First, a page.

Friday, June 26, 2009

Can Latin America's "ALBA" Deliver?

The Bolivarian Alliance for the People of Our America, or ALBA according to its Spanish acronym, is a little known secret to many citizens of the United States. But throughout our hemisphere the Venezuelan-led project is gaining momentum and raising new questions about the future of trade and development in Latin America.

ALBA began in 2004 between Venezuela and Cuba when the two countries began exchanging petroleum for medical assistance. Cuba has sent more than 14,000 physicians free of charge to poorest sectors of Venezuela. In return, Venezuela at one time was sending ships to Cuba with 90,000 barrels of oil a day. In the last five years, the alliance has grown to include a total of nine members spanning South America and the Caribbean. Wednesday, ALBA made regional headlines adding Ecuador, Saint Vincent and the Grenadines, and Antigua and Barbuda as its newest member countries.

The major difference between traditional US- led free trade agreements, and ALBA is that the later explicitly works toward a version of regional economic integration that is based on a vision of social development and mutual economic aid. ALBA has a stated mission of "solidarity, cooperation, complementation, and justice." US trade initiatives are primarily concerned with market access and liberalization.

The alliance functions as a counter-weight to the free-trade negotiations initiated by the US in Latin America. The final declaration of the last ALBA summit makes no secret of the member's mistrust toward the US influence in the region.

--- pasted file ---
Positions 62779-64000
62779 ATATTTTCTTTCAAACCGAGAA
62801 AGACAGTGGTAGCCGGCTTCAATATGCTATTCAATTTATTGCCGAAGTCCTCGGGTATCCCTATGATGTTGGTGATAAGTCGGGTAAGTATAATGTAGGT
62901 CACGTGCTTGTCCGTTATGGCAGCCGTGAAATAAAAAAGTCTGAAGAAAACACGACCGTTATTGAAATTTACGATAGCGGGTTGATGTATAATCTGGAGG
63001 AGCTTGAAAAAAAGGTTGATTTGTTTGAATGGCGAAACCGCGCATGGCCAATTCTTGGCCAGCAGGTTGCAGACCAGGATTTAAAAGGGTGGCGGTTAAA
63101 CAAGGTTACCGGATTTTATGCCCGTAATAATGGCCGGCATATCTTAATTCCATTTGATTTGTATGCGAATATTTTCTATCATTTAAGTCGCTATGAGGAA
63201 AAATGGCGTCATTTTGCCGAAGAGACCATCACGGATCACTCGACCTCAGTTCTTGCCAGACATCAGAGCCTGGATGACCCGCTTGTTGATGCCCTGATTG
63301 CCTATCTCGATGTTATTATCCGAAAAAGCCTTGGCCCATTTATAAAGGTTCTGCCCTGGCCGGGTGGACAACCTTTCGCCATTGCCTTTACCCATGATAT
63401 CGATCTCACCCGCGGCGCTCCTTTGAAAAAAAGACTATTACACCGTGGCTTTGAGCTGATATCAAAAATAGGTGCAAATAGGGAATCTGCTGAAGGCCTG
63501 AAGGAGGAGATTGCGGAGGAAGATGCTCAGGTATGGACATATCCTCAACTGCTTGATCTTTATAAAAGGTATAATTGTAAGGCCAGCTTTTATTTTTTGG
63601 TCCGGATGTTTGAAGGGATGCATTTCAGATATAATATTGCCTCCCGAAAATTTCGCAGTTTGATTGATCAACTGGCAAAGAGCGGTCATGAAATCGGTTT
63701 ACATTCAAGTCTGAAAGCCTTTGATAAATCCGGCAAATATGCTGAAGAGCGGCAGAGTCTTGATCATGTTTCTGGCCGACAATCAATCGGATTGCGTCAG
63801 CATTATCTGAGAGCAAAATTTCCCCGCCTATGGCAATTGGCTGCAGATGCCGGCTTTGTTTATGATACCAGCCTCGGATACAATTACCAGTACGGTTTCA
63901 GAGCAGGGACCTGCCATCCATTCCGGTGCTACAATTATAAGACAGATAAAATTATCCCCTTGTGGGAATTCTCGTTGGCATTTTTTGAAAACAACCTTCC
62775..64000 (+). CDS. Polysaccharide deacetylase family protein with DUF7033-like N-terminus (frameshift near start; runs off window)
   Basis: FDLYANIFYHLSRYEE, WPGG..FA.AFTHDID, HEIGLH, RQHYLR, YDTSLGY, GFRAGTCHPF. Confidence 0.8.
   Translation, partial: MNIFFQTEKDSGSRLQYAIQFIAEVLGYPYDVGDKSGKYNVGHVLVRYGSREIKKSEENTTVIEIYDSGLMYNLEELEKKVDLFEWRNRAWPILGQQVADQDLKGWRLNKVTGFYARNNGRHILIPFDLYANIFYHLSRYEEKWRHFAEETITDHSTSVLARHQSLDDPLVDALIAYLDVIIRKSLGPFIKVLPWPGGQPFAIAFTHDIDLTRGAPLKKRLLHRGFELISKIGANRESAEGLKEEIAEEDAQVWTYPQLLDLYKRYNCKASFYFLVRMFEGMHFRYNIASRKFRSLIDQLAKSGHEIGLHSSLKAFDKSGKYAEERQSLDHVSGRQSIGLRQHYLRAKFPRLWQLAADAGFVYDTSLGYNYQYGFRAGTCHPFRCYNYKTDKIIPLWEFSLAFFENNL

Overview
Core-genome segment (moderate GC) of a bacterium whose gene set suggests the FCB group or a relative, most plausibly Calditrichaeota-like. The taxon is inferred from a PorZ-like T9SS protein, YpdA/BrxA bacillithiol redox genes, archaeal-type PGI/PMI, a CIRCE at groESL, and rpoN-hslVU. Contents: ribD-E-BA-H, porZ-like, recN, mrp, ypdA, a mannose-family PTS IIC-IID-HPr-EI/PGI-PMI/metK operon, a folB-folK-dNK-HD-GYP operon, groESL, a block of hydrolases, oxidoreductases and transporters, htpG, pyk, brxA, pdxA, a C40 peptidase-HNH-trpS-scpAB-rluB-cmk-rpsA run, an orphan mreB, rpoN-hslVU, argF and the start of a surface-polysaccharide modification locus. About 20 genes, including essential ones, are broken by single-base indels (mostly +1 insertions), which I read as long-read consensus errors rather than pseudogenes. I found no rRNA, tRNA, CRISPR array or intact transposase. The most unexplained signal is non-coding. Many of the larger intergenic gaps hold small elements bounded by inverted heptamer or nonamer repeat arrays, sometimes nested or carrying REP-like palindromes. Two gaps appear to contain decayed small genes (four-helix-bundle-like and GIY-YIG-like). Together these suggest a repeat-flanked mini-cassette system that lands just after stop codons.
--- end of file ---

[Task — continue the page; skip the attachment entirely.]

"[We recognize] the strengthening of the ALBA and its consolidation as a political, economic, and social alliance in defense of the independence, sovereignty, self-determination, and identity of member countries and the interests and aspirations of the peoples of the South, in the face of attempts at political and economic domination,"

While the political position of ALBA has been well defined, there is very little information about the success or failure of specific projects within the alliance on delivering basic needs and creating economic opportunities for people within member countries. Ultimately, the impact on poor people in one of the vastly unequal regions of the world should be the most important aspect of any trade agreement here. Otherwise, ALBA would essentially be no different from the US agreements it seeks to replace. There will most certainly be political costs for nations who join ALBA in their relationship with the United States. Is membership in the new alliance worth those costs or is ALBA nothing more than an example of inflamed rhetoric?

There have been some positive developments, most notably Cuba's "Operation Miracle Program" which, has provided eye care to hundreds of thousands of poor people throughout Latin America. If the alliance does measurably improve the lives of people within membership countries, ALBA should no longer remain in the shadows of political debate and the development community in the United States should take notice.

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